INDEPENDENT NEWS

Cablegate: Cairo Date Market As Political Barometer

Published: Sun 15 Oct 2006 03:36 PM
VZCZCXRO9613
RR RUEHBC RUEHDE RUEHKUK
DE RUEHEG #6371 2881536
ZNR UUUUU ZZH
R 151536Z OCT 06
FM AMEMBASSY CAIRO
TO RUEHC/SECSTATE WASHDC 1999
INFO RUEHXK/ARAB ISRAELI COLLECTIVE
RUEHEE/ARAB LEAGUE COLLECTIVE
UNCLAS CAIRO 006371
SIPDIS
SENSITIVE
SIPDIS
NSC FOR RICK WATERS
E.O. 12958: N/A
TAGS: PGOV PREL KISL EG
SUBJECT: CAIRO DATE MARKET AS POLITICAL BAROMETER
SENSITIVE BUT UNCLASSIFIED. NOT FOR INTERNET DISTRIBUTION.
1. (SBU) In a recent visit to Cairo's bustling date market,
poloff chatted with several date vendors about their
merchandise and marketing techniques. Egyptians
traditionally break the Ramadan fast with a date - a custom
that hearkens back to the 7th century, when the Prophet
Mohammed broke his fast in a similar manner - so Ramadan is
the peak season for date-sellers, as demand soars. Since the
early 1990's, Cairo date vendors have adopted the Ramadan
marketing gimmick of naming their merchandise after popular
figures of the past year - normally, singers and actors, but
depending on the events of the year, sometimes political
figures. In past years, the juiciest dates have been named
after Lebanese pop sensations Haifa Wahby and Nancy Agram,
beloved Egyptian actress Layla Elwy, Princess Diana (1997),
Saddam Hussein (2002), and Osama bin Ladin, while the dregs
of the date barrel have been advertised as Ariel Sharon (a
popular worst-date name for decades, according to our sample
of vendors) and President George W. Bush (a worst-date
standby since 2002).
2. (SBU) This year, a new name displaced Lebanese pop stars
as the most succulent and appealing date - Hassan Nasrallah
of Hizbullah (termed by various Embassy contacts and one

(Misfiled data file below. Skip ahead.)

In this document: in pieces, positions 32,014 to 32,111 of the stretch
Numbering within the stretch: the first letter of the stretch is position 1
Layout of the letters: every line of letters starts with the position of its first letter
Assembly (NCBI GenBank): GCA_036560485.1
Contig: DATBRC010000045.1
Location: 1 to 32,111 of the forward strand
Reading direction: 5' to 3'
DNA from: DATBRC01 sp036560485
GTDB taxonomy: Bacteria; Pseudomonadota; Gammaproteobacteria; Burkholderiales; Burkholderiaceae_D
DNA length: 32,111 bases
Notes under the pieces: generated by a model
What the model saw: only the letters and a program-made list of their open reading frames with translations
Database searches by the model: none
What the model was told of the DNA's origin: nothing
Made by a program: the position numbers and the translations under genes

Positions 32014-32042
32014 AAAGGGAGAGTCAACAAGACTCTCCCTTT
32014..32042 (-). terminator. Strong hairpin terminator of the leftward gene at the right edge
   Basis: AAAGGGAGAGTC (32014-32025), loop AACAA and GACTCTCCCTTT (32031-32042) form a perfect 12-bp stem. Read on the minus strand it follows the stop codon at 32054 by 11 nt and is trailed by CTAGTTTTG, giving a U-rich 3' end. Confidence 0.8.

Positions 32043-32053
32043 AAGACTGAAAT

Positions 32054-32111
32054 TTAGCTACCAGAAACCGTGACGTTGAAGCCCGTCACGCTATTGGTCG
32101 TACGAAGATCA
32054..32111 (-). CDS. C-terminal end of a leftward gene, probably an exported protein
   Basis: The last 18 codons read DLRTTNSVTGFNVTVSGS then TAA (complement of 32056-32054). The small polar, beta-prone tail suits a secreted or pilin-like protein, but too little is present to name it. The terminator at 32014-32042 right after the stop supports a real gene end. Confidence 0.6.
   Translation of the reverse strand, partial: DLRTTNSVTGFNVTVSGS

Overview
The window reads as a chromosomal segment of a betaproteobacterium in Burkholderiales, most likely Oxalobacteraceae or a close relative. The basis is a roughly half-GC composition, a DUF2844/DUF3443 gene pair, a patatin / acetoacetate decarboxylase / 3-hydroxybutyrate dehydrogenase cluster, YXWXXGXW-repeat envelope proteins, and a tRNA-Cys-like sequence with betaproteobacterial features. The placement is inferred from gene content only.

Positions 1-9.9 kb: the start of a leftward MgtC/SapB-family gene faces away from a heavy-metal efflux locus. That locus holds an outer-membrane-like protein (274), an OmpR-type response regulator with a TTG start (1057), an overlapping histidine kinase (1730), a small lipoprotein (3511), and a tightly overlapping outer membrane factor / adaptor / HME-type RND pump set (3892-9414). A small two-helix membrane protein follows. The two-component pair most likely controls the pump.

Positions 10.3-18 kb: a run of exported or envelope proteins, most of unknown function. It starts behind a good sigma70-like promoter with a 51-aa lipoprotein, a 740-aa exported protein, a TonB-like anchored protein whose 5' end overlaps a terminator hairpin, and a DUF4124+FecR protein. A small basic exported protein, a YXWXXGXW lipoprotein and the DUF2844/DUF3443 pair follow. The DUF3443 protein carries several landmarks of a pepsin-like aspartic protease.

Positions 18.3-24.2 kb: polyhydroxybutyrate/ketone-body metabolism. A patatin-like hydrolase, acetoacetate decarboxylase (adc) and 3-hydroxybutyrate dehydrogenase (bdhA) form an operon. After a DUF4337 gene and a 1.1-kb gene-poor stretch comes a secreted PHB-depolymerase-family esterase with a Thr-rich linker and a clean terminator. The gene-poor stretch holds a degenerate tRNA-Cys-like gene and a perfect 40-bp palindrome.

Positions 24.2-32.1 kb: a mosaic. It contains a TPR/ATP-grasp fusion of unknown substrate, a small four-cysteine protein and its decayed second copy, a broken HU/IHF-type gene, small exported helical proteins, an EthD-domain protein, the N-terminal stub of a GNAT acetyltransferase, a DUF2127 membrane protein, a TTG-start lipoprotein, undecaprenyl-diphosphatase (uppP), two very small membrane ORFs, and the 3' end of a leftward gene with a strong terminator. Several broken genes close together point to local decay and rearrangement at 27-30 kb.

controversial local opinion poll as, "the most popular man in
Egypt," following this summer's Lebanon crisis). According
to several date vendors, the prized "Nasrallah" date sells
for roughly $2 a pound, and "is selling very quickly this
Ramadan - it is difficult to keep them in stock" (this holds
true for both the Cairo date market, and its counterpart in
Alexandria, where econoff spotted bags of highly-priced
Nasrallahs for sale). Several vendors commented to poloff
that they were "proud" to sell something with Nasrallah's
name - "he is a real Arab hero!"
3. (SBU) Many date merchants have termed the second most
expensive date of 2006 the "Gamal Mubarak"; as one explained
to poloff, "it is clear that he is going to take his daddy's
chair soon, so the date market must reflect this political
reality!" According to vendors, this is the first year a
"Gamal Mubarak" date has been sold, and one shopkeeper
commented to poloff in hushed tones, "we obviously had to
sell a date with that name at the top of the list, not as a
dried up date, although the bottom of the list might be where
we really think he belongs!" The worst dates of 2006
(selling at roughly 11 cents per pound) are the "Olmert"
(after the Israeli PM), "Sharon", "Bush", and the "Rice" (a
new addition to the least succulent dates of Ramadan
name-list). Date merchants told poloff that they relish the
Ramadan date-naming tradition as an opportunity to express
opinions, and simultaneously amuse the buying public so as to
increase sales.
JONES
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